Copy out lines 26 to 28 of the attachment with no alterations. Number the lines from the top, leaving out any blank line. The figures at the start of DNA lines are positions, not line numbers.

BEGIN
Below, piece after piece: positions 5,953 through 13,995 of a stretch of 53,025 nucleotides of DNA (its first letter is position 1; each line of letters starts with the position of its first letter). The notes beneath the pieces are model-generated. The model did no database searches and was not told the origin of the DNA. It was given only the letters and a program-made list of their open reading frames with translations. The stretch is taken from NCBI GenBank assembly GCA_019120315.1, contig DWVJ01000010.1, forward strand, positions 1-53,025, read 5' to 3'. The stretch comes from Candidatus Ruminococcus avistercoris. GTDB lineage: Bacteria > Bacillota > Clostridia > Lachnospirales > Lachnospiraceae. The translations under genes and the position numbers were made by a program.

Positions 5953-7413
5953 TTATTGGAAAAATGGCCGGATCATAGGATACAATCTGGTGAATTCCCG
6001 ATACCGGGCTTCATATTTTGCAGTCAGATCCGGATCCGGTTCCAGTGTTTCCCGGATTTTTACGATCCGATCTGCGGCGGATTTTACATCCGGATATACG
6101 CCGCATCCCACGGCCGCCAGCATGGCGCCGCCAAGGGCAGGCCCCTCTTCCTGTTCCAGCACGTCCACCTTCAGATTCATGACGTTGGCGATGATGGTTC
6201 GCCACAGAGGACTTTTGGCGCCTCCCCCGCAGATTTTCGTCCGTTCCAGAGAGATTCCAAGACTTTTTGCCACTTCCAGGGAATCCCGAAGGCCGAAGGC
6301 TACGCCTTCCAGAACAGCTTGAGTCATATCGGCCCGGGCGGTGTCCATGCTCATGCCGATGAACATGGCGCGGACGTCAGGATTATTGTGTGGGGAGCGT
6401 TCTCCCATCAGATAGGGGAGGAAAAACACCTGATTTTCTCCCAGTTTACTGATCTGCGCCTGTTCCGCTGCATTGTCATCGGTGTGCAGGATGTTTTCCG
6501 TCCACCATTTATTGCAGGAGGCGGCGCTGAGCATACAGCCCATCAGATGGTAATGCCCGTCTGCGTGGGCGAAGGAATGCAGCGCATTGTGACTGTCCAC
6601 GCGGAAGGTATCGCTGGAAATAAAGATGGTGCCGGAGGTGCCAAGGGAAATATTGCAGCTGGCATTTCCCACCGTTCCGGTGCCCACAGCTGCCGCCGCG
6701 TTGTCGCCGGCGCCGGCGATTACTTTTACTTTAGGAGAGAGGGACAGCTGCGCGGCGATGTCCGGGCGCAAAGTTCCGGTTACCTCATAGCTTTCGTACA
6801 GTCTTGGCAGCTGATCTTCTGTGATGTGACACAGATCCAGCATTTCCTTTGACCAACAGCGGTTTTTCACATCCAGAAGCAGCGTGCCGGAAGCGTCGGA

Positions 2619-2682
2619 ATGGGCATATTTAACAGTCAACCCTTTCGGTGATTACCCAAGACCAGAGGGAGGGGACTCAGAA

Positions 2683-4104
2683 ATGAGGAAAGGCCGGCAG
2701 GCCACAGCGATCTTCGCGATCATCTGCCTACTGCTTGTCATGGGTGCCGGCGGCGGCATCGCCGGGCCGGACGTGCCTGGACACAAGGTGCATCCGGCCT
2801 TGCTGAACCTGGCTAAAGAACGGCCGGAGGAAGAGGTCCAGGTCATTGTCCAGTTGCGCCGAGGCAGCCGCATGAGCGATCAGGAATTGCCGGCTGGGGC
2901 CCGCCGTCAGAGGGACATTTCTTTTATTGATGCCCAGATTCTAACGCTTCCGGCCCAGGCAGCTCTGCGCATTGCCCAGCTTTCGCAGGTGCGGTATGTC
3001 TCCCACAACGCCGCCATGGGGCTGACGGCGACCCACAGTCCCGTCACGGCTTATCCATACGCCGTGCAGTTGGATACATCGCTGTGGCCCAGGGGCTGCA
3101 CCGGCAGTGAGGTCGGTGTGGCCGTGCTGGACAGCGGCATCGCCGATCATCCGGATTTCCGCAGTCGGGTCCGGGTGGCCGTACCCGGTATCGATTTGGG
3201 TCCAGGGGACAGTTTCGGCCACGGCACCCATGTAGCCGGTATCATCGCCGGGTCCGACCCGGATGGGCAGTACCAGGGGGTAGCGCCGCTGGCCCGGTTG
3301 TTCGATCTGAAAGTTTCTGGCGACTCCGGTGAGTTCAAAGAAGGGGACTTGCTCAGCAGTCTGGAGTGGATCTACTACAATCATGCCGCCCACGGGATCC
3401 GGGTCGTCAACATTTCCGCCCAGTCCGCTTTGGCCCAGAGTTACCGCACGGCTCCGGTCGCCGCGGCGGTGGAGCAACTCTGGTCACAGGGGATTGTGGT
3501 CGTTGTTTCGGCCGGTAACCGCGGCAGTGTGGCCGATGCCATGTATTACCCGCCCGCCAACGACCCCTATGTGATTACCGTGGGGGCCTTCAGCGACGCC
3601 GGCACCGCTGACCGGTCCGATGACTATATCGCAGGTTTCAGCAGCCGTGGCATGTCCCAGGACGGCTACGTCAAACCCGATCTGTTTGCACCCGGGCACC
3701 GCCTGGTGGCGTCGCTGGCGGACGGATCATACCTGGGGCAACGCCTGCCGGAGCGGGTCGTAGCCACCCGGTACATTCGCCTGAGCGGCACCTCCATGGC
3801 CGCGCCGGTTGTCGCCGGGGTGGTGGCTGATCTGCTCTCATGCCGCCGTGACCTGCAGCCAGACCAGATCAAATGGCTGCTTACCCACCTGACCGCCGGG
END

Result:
3601 GGCACCGCTGACCGGTCCGATGACTATATCGCAGGTTTCAGCAGCCGTGGCATGTCCCAGGACGGCTACGTCAAACCCGATCTGTTTGCACCCGGGCACC
3701 GCCTGGTGGCGTCGCTGGCGGACGGATCATACCTGGGGCAACGCCTGCCGGAGCGGGTCGTAGCCACCCGGTACATTCGCCTGAGCGGCACCTCCATGGC
3801 CGCGCCGGTTGTCGCCGGGGTGGTGGCTGATCTGCTCTCATGCCGCCGTGACCTGCAGCCAGACCAGATCAAATGGCTGCTTACCCACCTGACCGCCGGG